• Encyclopédia, a French TV channel
  • Encyclopedia Brown, a book series
Encyclopedia (album)

Encyclopedia is the third studio album of American indie pop band The Drums. It was released on September 23, 2014, by Minor Records.

It was the first album of the band released by Jonny Pierce and Jacob Graham as a duo.

Encyclopedia (TV series)

Encyclopedia is a television series created by the HBO Network and the for-profit branch of the Children's Television Workshop (CTW), Distinguished Productions. The series premiered on the HBO network in 1988.

Each episode covered a letter or series of letters in the alphabet, with short skits of sketch comedy devoted to up to twelve corresponding encyclopedia topics. Several topics were related through song. Three of the six writers of the show had also been writers for NBC's Saturday Night Live: Patricia Marx, Brian McConnachie, and Mitchell Kriegman.

The series featured the band BETTY, who performed both the opening and closing themes as well as individual songs for selected topics.

Usage examples of "encyclopedia".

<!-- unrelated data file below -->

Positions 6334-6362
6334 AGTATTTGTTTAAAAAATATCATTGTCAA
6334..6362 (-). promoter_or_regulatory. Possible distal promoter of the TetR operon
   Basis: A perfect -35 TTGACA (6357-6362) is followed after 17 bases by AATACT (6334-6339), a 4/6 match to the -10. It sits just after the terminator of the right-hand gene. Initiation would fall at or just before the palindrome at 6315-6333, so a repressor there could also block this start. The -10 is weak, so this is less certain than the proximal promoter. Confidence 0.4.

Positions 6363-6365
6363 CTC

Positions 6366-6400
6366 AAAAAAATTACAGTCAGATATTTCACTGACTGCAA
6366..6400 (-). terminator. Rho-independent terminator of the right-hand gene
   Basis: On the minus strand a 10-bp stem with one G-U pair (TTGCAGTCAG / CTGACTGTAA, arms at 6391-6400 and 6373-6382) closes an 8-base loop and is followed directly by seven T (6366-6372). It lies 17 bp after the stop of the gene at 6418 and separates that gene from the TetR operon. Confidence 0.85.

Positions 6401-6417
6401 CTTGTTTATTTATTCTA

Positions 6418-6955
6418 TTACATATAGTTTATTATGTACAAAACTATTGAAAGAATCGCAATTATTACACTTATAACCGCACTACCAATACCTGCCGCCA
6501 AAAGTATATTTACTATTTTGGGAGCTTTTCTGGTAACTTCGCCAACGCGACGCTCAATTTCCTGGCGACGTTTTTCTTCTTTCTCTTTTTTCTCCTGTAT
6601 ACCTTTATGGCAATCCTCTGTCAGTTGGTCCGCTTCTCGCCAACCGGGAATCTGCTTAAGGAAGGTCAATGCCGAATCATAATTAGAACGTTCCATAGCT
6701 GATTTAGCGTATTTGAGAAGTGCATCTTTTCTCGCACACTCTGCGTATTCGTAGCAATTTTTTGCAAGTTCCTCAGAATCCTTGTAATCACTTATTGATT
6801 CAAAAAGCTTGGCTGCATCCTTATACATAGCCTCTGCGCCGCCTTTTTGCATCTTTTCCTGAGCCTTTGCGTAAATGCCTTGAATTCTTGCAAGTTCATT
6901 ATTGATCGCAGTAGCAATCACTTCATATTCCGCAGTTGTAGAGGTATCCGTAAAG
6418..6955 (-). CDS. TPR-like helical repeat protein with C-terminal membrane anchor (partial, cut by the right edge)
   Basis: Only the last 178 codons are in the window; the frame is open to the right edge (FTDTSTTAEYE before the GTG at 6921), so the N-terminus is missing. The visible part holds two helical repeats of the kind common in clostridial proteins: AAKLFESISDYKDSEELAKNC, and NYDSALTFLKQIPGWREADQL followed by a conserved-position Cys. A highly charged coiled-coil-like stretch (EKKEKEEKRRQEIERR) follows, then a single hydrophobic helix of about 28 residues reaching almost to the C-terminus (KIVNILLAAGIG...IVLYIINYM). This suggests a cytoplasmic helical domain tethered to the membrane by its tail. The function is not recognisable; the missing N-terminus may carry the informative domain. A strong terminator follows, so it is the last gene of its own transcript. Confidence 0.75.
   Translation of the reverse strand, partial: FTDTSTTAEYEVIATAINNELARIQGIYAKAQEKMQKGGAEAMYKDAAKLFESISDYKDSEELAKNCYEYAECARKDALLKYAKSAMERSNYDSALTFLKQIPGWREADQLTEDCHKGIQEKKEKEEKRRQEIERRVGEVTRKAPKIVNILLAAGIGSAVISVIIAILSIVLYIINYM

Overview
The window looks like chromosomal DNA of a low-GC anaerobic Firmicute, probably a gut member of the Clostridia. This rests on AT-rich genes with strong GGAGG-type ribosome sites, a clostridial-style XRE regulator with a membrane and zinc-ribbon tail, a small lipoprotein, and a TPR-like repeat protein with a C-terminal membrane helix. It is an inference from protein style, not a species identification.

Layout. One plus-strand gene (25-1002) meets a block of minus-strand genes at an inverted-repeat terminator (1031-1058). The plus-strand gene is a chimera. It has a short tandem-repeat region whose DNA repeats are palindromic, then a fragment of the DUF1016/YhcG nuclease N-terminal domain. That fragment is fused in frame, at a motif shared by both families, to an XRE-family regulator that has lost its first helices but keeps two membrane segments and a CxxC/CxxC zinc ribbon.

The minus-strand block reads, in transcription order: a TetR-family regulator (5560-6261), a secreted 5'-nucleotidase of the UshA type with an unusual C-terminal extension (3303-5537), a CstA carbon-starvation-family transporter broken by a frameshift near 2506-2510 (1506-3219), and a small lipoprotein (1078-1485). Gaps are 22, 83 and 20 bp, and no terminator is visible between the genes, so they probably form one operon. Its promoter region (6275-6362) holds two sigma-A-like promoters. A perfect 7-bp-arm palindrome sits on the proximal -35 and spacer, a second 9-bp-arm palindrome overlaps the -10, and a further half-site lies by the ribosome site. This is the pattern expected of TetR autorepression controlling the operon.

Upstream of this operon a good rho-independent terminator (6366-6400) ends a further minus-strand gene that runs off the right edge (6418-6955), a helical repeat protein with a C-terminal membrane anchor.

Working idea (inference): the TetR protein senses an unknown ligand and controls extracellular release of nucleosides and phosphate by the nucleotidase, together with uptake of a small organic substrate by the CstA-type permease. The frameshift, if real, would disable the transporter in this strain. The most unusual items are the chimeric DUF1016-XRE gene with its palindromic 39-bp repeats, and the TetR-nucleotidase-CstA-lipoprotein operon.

Earth, an outline of the evolution of our biosphere, the facts of anthropogenesis, a whole encyclopedia.

In addition to exegetical studies on Buddhism and Confucianism, they compiled dictionaries, encyclopedias, and other reference-type materials that provided the groundwork for nearly all subsequent scholarly activity in premodern Japan.

Absolutely Free, the titanic new-from-cover-tocover MODERNISTIC ENCYCLOPEDIA OF WORLD KNOWLEDGE, the FIRST cyclopedia to be prepared, by a staff of World Experts, on the NEW SCIENTIFIC PRINCIPLES OF PHILOLOGY, BIOLOGY, PEDAGOGY, AGRONOMICS AND MONEY-MAKING, and the most magnificently illustrated Book of Reference in the entire history of publishing.

Repeating procedures, digging up the software encyclopedia and putting the interlingua alphabet onscreen.